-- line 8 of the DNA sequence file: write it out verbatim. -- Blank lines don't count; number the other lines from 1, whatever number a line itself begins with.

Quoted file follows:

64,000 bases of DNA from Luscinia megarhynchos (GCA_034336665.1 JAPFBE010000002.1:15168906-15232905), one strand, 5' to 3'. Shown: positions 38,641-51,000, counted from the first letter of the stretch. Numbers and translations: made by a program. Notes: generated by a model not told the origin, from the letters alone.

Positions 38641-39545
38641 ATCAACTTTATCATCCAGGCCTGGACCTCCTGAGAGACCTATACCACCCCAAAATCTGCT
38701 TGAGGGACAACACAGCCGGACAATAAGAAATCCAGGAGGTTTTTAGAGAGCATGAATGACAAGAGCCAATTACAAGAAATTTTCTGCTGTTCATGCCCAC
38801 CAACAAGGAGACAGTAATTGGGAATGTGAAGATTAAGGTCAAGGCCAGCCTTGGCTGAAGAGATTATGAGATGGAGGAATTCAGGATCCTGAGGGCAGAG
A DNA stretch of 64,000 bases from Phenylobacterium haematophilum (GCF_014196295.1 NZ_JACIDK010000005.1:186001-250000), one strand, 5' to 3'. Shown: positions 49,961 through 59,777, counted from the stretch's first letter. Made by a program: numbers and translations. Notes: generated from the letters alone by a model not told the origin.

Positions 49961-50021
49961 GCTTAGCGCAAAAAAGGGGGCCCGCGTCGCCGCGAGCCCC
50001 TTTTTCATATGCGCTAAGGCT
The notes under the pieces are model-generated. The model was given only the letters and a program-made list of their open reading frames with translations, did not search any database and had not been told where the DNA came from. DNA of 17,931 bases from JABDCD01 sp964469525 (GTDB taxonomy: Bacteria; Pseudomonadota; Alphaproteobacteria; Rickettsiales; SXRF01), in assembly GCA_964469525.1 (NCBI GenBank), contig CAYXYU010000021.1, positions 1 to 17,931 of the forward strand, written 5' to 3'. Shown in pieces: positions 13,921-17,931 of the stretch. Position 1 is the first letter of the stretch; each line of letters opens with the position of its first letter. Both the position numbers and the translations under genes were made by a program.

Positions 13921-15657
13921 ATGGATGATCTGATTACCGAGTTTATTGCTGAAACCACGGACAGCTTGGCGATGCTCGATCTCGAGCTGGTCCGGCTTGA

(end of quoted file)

49961 GCTTAGCGCAAAAAAGGGGGCCCGCGTCGCCGCGAGCCCC